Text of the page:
Last February, the IBM supercomputer, Watson, won an exhibition game of the TV show “Jeopardy!” against two of its best contestants.
This was a significant advance on Deep Blue, another IBM supercomputer, which had defeated the six-time world chess champion Gary Kasparov in 1997.
Watson’s performance was hailed in the popular media as heralding the “triumph of machine intelligence over the human.”
Of course, it was nothing of the sort.
It was the triumph of a top team of human researchers at IBM, aided by hundreds of others from many of the leading technological universities in the United States, who had programmed Watson over five years and at the cost of $3 million.
In my lastcolumn, I referred to evolutionary psychologist guru Steven Pinker’s claim that the human mind is a “system of organs of computation designed by natural selection to solve the problems faced by our natural ancestors.”
In this “computational theory of the mind,” the latter is treated as a set of computer programs or “modules” that are being executed in the electrical wiring (“hardware”) of your brain even as you read this page.
Linked to this is the key assumption that what the mind-brain essentially does is “process information,” and this is usually understood as the manipulation of symbols by rules or algorithms.
By using a common terminology (e.g. “information,” “intelligence,” “neural networks”) when discussing minds, brains and computers, the human-machine barrier is easily straddled.
The mind is both naturalized and computerized. And the brain can now be described as an incredibly powerful microprocessor, the mother of all motherboards.
It requires a certain philosophical sophistication to see through the sleights of hand that end up reducing human minds and persons to bundles of neural activity in the brains.
As Ludwig Wittgenstein famously put it, when looking back on the naive philosophy of science (“logical positivism”) that had once seduced him in the 1920s: “A picture held us captive. And we could not get outside it, for it lay in our language and language seemed to repeat it to us inexorably” (Philosophical Investigations, 1953).
There is nothing new in the way scientists take the most advanced machines of their day as models or analogies for human functioning. Steam engines and telegraph systems have served this purpose before.
But there is a short (though calamitous) step from modeling to identification. We then imagine that machines that help us perform certain functions have those functions themselves.
We humanize the machines even as we mechanize humans.
When we speak of “clocks telling the time,” what we mean is just that they enable us (conscious human persons) to tell the time.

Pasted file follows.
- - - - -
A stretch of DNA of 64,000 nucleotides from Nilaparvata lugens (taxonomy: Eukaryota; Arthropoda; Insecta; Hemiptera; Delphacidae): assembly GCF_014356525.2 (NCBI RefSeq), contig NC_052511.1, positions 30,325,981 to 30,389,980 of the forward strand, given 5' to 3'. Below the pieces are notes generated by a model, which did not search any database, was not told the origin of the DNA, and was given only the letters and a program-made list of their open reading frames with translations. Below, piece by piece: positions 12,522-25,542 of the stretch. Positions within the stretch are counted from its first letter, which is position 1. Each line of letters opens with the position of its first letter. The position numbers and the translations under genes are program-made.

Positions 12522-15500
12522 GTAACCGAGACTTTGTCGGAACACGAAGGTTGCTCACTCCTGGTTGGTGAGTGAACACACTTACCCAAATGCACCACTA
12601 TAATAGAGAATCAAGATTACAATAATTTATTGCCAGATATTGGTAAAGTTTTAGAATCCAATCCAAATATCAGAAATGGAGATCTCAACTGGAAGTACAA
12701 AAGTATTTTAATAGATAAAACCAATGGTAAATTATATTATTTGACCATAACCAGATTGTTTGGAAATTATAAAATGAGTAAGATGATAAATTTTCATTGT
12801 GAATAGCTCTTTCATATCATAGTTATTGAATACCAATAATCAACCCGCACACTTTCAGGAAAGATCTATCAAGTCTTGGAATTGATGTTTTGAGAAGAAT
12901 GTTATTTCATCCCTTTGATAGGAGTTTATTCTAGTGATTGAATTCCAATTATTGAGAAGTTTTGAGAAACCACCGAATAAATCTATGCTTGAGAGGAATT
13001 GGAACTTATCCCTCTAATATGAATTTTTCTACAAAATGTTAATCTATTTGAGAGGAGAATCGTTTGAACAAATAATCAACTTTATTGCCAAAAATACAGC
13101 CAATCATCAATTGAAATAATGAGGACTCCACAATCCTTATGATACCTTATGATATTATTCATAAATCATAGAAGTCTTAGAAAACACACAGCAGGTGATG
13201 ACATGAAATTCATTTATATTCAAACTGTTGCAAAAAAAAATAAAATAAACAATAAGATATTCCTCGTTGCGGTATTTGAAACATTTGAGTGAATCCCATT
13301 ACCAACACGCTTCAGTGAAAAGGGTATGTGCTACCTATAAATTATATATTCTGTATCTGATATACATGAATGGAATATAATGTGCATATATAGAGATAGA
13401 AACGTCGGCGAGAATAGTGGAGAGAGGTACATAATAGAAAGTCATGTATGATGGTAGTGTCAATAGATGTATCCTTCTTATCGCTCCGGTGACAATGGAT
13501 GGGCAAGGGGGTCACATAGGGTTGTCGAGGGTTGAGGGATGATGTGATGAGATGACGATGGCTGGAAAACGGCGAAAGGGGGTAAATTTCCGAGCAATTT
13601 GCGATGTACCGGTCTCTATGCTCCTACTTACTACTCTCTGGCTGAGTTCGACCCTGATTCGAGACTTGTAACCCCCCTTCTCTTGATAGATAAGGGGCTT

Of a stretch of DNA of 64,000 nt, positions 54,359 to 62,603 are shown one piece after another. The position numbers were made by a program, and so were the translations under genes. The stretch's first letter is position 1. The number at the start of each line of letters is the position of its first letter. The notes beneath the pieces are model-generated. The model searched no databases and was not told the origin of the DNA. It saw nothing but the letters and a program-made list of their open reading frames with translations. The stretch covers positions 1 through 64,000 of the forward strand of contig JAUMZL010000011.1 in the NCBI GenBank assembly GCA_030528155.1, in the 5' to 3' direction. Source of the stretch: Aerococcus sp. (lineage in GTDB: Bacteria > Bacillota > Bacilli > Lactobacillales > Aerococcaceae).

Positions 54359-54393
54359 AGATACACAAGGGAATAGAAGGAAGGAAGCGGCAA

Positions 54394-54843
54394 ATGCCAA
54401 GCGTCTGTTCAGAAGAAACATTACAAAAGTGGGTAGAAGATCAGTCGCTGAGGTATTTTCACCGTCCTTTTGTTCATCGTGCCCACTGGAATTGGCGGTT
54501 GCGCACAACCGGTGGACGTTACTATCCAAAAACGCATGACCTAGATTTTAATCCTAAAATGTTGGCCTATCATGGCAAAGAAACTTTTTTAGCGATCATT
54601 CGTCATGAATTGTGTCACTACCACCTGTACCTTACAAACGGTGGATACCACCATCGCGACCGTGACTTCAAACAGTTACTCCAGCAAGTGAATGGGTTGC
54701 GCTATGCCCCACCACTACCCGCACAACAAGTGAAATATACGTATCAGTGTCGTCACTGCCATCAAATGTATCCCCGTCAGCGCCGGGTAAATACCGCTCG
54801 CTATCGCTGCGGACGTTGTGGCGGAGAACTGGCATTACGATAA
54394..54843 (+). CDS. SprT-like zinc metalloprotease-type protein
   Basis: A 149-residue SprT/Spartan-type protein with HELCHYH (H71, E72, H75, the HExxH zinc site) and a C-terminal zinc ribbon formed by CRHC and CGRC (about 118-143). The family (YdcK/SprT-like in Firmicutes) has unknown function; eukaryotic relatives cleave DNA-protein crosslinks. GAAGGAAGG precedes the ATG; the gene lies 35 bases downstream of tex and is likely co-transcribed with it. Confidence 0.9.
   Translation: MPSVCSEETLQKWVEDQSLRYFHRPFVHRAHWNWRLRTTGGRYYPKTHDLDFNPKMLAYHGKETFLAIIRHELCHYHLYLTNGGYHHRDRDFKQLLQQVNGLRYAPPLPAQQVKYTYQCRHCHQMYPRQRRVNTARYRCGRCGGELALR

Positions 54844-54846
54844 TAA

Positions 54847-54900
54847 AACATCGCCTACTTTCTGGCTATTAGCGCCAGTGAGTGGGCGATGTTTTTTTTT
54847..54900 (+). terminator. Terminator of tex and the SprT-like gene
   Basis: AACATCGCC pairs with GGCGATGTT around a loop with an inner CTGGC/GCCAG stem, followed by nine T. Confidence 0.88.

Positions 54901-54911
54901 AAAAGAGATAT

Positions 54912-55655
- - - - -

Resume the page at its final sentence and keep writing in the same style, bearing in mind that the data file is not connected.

Walking sticks don’t actually walk, and running shoes don’t run. The same applies to “radar searching for aircraft,” “telescopes discovering black holes” or “smart phones remembering our appointments”: they do not literally search, discover or remember.
If there were no conscious human persons using these prosthetic tools, these activities would not happen.
In one of the most cited philosophical papers of recent decades (“Minds, Brains, and Programs,” 1980), John Searle invited us to imagine somebody totally ignorant of Chinese seated in a closed room and receiving inputs of Chinese symbols.
He is also given a rule-book for processing these symbols, so he can manipulate them and produce an output.
Suppose that the input of Chinese is in the form of questions. It would appear, then, from the output symbols that the person in the room was answering the questions. However, he has not understood anything that was passing through his hands.
Searle used this analogy to argue that electrical flows in computers do not count as the processing of symbols because symbols are symbols only to those who understand them as symbols.
It is wrong to imagine the mind as analogous to a super-computer because in the absence of minds computers do not do what minds do.
In our IT-obsessed age, not only is information confused with knowledge, but the special engineering use of the term is confused with meaning.
A meaningful message may actually have less information (from a technical point of view) than a sentence made up of pure gibberish.
It is all a matter of the range of alternatives from which the message is selected and their prior probabilities.
As Claude Shannon, a pioneer of the mathematical theory of communication, reminds us, the “semantic aspects of communication are irrelevant to the engineering aspects.”
In a loose sense of “inform,” the books (and the blog) I write may be said to be “filled with information” and stored in print (or on the internet) indefinitely.
However, it is strictly only potential information that can be inscribed and stored outside a conscious mind.
Once the concepts of information, informing and being informed start to be liberated from a conscious someone being informed or intending to inform, language goes on holiday (another Wittgensteinian expression) and reason disappears.
Distinguishing person-talk from neuro-talk, and neuro-talk from computer-talk, are indispensable if we are to explore the distinctively human and rescue the humanities and human sciences from withering away.
Vinoth Ramachandra is secretary for dialogue and social engagement for the International Fellowship of Evangelical Students. He lives in Sri Lanka.